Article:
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International Internet Magazine. Baltic States news & analytics Monday, 13.07.2020, 00:40

Kallas: EU’s support should be focused on visible transeuropean projects

Danuta Pavilenene, BC, Vilnius, 15.07.2011.Print version
On his visit to Lithuania, European Commission's (EC) Vice President Siim Kallas responsible for Transport did not rush to forecast the amount of financial assistance to Lithuania’s infrastructure projects as the European Union (EU) financial perspective 2014-2020 is yet to be approved. He only stressed that the support will depend on a member-state's capacities of drafting projects, while the European Commission proposes granting bigger financial support to the projects.

The EC deputy president also dispersed a common worry of some member-states that the EU assistance in the following financial perspective might be too scattered. At least in the field of transport, as he claims, the support is planned to be focused on more visible transeuropean projects, reports LETA/ELTA,


"It does not make any sense to allocate small amounts of money in the transport field," Kallas said. "The Parliament will approve the budget. The Commission's joint proposal is to allocate more funds to the infrastructure and transport projects, particularly in the eastern part of the EU," Kallas added.


Prime Minister Andrius Kubilius stressed that Lithuania's priority and orientation towards the high-technologies remains unchanged, and at the same time, it tallies with a goal of having a modern infrastructure. "It is very important that the Commission has highlighted the financing of the transeuropean connections in a special programme. It allows expecting that energy and transport connections which are of high importance to us will be efficiently financed, depending of how efficient we will be in drafting and implementing particular projects," Kubilius said.


Transport Minister Eligijus Masiulis says that the European Commission should pay more attention to Rail Baltica since some member states are rather passive in implementing the project.


The transport minister Friday discussed the progress of Rail Baltica with Deputy President of the European Commission Siim Kallas responsible for transport.


"Lithuania has made the biggest progress in this project. The first stage of building the European railway from Mockava to Sestokai has been practically completed. Design works continue in other sections stretching to Kaunas," said Masiulis.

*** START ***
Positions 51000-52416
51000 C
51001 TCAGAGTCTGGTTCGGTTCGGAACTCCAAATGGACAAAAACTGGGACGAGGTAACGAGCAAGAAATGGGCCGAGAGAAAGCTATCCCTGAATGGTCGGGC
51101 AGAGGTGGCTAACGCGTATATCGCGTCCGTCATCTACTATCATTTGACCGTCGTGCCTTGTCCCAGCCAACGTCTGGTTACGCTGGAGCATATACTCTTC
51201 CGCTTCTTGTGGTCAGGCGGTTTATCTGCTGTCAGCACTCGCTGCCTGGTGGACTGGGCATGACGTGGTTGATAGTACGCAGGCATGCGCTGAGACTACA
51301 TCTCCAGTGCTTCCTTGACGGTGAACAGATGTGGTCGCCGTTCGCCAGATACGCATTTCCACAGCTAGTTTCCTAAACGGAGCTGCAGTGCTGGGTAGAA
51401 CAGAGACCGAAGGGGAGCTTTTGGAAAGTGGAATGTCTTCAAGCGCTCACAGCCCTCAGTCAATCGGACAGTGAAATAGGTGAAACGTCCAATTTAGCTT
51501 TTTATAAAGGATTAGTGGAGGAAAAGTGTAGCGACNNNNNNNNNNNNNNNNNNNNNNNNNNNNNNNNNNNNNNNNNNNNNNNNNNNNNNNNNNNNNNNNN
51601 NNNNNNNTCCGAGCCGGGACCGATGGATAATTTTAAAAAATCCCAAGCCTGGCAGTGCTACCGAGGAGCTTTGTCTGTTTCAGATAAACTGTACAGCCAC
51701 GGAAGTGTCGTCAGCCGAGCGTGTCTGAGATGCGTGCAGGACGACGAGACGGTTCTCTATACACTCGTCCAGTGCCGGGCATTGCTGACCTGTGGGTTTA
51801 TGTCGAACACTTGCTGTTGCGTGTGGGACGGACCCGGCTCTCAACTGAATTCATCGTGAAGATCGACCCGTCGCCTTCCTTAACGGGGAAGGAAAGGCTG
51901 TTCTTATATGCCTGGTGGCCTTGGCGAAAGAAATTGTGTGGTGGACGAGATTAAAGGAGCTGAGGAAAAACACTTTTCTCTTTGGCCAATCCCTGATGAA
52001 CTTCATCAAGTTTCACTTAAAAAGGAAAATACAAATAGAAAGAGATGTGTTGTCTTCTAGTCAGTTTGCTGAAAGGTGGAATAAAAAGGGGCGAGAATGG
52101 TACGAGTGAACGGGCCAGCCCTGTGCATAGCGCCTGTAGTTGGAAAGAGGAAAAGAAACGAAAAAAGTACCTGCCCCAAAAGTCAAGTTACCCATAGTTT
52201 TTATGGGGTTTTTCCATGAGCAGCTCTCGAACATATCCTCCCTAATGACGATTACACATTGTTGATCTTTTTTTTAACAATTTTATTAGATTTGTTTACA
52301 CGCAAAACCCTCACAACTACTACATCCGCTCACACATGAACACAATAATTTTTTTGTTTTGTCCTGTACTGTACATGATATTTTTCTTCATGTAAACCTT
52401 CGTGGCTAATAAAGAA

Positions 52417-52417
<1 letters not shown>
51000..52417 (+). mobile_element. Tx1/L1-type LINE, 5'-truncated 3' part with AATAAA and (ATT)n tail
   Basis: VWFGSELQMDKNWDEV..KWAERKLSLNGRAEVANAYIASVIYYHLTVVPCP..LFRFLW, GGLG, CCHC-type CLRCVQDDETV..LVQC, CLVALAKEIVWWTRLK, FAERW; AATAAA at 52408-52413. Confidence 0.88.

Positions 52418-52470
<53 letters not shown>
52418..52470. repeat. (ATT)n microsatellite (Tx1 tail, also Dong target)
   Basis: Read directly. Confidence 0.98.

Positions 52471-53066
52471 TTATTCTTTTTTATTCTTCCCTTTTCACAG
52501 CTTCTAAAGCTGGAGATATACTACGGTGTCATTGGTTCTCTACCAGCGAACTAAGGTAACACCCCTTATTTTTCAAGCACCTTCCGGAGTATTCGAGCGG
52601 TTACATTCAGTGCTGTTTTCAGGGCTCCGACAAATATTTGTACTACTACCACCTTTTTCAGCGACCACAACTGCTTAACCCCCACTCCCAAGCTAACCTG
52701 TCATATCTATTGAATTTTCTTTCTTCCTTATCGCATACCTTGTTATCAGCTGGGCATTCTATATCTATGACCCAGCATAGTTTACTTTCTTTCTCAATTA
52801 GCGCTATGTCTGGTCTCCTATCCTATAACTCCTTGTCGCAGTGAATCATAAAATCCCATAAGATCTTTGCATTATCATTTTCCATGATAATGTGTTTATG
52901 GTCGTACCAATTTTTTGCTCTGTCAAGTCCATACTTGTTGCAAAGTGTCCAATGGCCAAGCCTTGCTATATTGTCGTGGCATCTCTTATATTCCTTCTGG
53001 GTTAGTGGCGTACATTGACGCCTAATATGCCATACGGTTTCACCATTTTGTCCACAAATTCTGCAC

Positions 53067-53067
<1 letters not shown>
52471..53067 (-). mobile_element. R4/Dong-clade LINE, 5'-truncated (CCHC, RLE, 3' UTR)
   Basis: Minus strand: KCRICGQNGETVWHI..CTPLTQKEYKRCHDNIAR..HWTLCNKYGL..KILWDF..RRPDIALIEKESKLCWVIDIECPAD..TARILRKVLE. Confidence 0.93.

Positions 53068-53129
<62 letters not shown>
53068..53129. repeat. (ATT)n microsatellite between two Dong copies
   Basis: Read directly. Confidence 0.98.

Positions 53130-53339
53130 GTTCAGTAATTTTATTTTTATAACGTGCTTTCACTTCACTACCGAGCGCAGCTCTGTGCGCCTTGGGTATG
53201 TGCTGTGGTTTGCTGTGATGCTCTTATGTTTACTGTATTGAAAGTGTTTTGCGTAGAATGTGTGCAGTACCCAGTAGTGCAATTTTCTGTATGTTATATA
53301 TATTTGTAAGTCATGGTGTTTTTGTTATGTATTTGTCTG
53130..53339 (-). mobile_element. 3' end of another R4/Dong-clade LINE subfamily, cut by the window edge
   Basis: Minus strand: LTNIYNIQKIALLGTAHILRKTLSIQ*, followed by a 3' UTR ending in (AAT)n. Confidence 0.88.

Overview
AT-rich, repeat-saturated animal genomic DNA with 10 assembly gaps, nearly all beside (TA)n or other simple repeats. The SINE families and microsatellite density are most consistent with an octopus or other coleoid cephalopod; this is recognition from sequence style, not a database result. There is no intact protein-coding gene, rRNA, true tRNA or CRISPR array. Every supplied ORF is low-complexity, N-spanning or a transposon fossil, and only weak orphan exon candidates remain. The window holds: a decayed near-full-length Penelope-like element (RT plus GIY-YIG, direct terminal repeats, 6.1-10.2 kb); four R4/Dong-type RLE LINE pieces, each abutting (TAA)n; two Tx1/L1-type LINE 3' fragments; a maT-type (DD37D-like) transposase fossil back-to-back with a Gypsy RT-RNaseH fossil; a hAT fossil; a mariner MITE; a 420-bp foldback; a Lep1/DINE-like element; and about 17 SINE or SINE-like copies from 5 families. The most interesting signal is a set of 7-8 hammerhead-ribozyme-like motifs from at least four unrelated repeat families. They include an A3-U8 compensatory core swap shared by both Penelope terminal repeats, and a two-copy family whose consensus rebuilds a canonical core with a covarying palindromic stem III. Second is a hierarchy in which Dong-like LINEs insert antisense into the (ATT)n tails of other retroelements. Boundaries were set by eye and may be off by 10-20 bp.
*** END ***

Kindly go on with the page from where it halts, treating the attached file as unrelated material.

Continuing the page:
Rail Baltica is considered to be one of the strategic projects which are aimed to link the Baltic railway system to Western Europe.


"But some of the participants are rather passive in the project, in our opinion. Naturally, it is caused by the lack of money. We think that the European Commission should be more active in coordinating the project. The European railway from Tallinn to Warsaw must be built as soon as possible. It must be taken into account when deciding on European budget allocations to the transport infrastructure," the transport minister said.


The European railway from the Polish border to Kaunas is estimated to cost about 850 million litas. Part of the costs will be covered by the European Union.


Lithuania also wants the EU to allocate support in 2014-2020 to the European railway section from Kaunas to the Latvian border.


Lithuania would like to see the European Commission representing the interests of European Union member states in their talks with Russia more often, Transport Minister Eligijus Masiulis said in a meeting with Deputy President of the European Commission .


Masiulis gave talks on the number of bilateral and trilateral permits to transport companies as an example. Currently, each EU country holds separate negotiations with Russia on the number of the permits. "It is more difficult for smaller states to achieve more favourable agreements in talks. If the European Commission coordinated the talks, both sides would have equal negotiating leverage," Masiulis was quoted as saying in a press release of the Transport Ministry. More active involvement of the EC would also be welcome when third countries change rules for the imports from the European Union. The last time Lithuanian road hauliers had troubles with the imports was in February, when long queues of trucks formed at the border with Russia.


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